We’re the heart of your power, and we want to share facts related to your electric cooperative
The electric utility industry is far from simple or simplistic. We hope that the members of La Plata Electric Association understand that those of us who work in the industry continually review, research and endeavor to do what is best for our members, our local communities and the environment. We’re your friends and neighbors, and we receive our electricity from LPEA as well. We want to do what is best for all of us now and into the future.
Challenges are ever-present, some based on agendas or misunderstandings, resulting in confusion among LPEA members. This document will continue to be updated regularly. If you have questions or claims, we ask that you submit them to FastFacts@lpea.coop and responses will be posted here in a timely fashion.
We always do our best to keep our members informed.
Claims and Fast Facts
Claim: LPEA members pay considerably more than other Colorado communities?
Fast Fact: For a member who uses 700 kWh monthly, LPEA rates fall in the middle compared to other utilities in Colorado according to an annual study performed by Colorado Association of Municipal Utilities (CAMU). LPEA’s average member now uses slightly more than 650 kWh.
A variety of variables must be considered when comparing LPEA to other utilities. One of the greatest challenges when comparing a Cooperative rate to Municipalities or Investor (Xcel) is the idea of density. Municipalities and Investor-owned typical have more customers per line miles invested. The higher the density of customers leads to lower bills since the costs for that same line is shared by many.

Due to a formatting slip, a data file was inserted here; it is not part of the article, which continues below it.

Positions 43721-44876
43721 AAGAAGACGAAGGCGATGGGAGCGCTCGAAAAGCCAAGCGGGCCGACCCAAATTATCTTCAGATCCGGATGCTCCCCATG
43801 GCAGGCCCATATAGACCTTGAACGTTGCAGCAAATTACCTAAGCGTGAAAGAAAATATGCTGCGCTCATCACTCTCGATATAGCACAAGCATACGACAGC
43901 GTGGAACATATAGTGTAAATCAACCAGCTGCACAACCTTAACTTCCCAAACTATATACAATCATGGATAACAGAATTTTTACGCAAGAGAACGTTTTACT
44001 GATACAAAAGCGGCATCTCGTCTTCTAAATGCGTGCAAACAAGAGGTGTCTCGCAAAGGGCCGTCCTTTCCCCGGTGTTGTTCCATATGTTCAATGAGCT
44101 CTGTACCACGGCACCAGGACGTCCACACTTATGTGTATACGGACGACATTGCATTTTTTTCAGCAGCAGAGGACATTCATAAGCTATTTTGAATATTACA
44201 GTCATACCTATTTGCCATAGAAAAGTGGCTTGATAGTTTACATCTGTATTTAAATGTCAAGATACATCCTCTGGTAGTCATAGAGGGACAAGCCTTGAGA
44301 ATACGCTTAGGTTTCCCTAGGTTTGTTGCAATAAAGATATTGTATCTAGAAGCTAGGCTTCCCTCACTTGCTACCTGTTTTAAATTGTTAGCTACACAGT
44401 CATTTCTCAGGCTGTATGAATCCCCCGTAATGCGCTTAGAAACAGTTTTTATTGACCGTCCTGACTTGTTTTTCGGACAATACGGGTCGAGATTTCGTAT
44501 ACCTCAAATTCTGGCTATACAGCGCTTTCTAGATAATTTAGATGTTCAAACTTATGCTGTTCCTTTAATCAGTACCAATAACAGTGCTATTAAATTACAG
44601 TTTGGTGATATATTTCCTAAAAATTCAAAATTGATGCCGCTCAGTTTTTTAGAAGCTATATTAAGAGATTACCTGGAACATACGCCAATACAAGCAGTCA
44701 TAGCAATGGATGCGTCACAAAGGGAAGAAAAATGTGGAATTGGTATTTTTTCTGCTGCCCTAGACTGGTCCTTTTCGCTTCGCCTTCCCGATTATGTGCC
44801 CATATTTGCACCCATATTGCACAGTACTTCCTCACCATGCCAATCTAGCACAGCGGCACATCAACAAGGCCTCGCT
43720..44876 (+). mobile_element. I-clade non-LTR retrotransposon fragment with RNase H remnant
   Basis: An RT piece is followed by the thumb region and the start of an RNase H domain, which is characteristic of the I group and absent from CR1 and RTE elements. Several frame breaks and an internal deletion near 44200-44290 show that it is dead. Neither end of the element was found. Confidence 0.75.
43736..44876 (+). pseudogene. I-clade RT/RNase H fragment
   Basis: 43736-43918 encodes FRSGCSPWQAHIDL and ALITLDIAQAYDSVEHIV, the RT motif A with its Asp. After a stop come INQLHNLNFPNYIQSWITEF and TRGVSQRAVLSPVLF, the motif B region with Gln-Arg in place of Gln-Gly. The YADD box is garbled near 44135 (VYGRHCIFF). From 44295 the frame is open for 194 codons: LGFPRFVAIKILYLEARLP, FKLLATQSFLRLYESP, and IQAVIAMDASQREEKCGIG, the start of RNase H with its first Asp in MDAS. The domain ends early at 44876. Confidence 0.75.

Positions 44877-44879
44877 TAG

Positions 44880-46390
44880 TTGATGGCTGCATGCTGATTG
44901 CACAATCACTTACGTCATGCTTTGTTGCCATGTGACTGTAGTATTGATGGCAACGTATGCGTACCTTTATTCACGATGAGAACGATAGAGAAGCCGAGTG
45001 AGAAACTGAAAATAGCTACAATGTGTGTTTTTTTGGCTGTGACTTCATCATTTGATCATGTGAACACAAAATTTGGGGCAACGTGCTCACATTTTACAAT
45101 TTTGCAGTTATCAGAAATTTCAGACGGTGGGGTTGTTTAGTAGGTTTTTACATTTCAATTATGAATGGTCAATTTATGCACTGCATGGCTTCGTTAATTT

The other consideration to remember is the interaction of different rate classes (residential, commercial, industrial) and how a utility recovers costs. LPEA strives for each rate class to pay its cost and not subsidize the costs of another rate class. LPEA’s Board Policy 214 addresses this. This might not be the case for other utilities who might have high commercial rates to maintain lower residential rates.
Claim: Xcel received bids1 for new wind (1.8 ₵/kWh) and solar energy (2₵/kWh) that undercut Tri-State Generation and Transmission (TSGT) pricing (7.5 ₵/kWh).
Fast Fact: Yes, Xcel did receive dynamic pricing for new extremely large-scale projects (700 MegaWatts (MW) or greater). For reference LPEA’s peak is approximately 150 MW’s during the winter. Scale matters.
Also, there remain some outstanding costs that might need to be included in the analysis. (https://arstechnica.com/information-technology/2018/01/colorado-could-get-some-of-the-cheapestwind-and-solar-in-the-us-with-caveats/).
More importantly, comparing the 2₵ from the bids to the 7.5₵ is not an “apples to apples” comparison. The 7.5₵ is a blended cost to both generate and deliver the power from the power plants to our corner of Colorado. To make it an “apples to apples” comparison, the number that should be used is not 7.5 ₵/kWh but rather something closer to 5.7₵/kWh (3.2₵ to own it and 2.5₵ to run it).
In the end we are pleased to see these numbers for generation and the rapid pace of change to a better future when it comes to power supply options.
Claim: LPEA’s residential rate has increased more than 80% over the past 15 years.
Fast Fact: In 2003, a member using 700 kWh in a month would have paid an electric bill of $84.46. In 2018, that same usage would produce an electric bill of $109.42. That is a 59% increase over a 15-year period which is equivalent to only a 3.14% increase each year.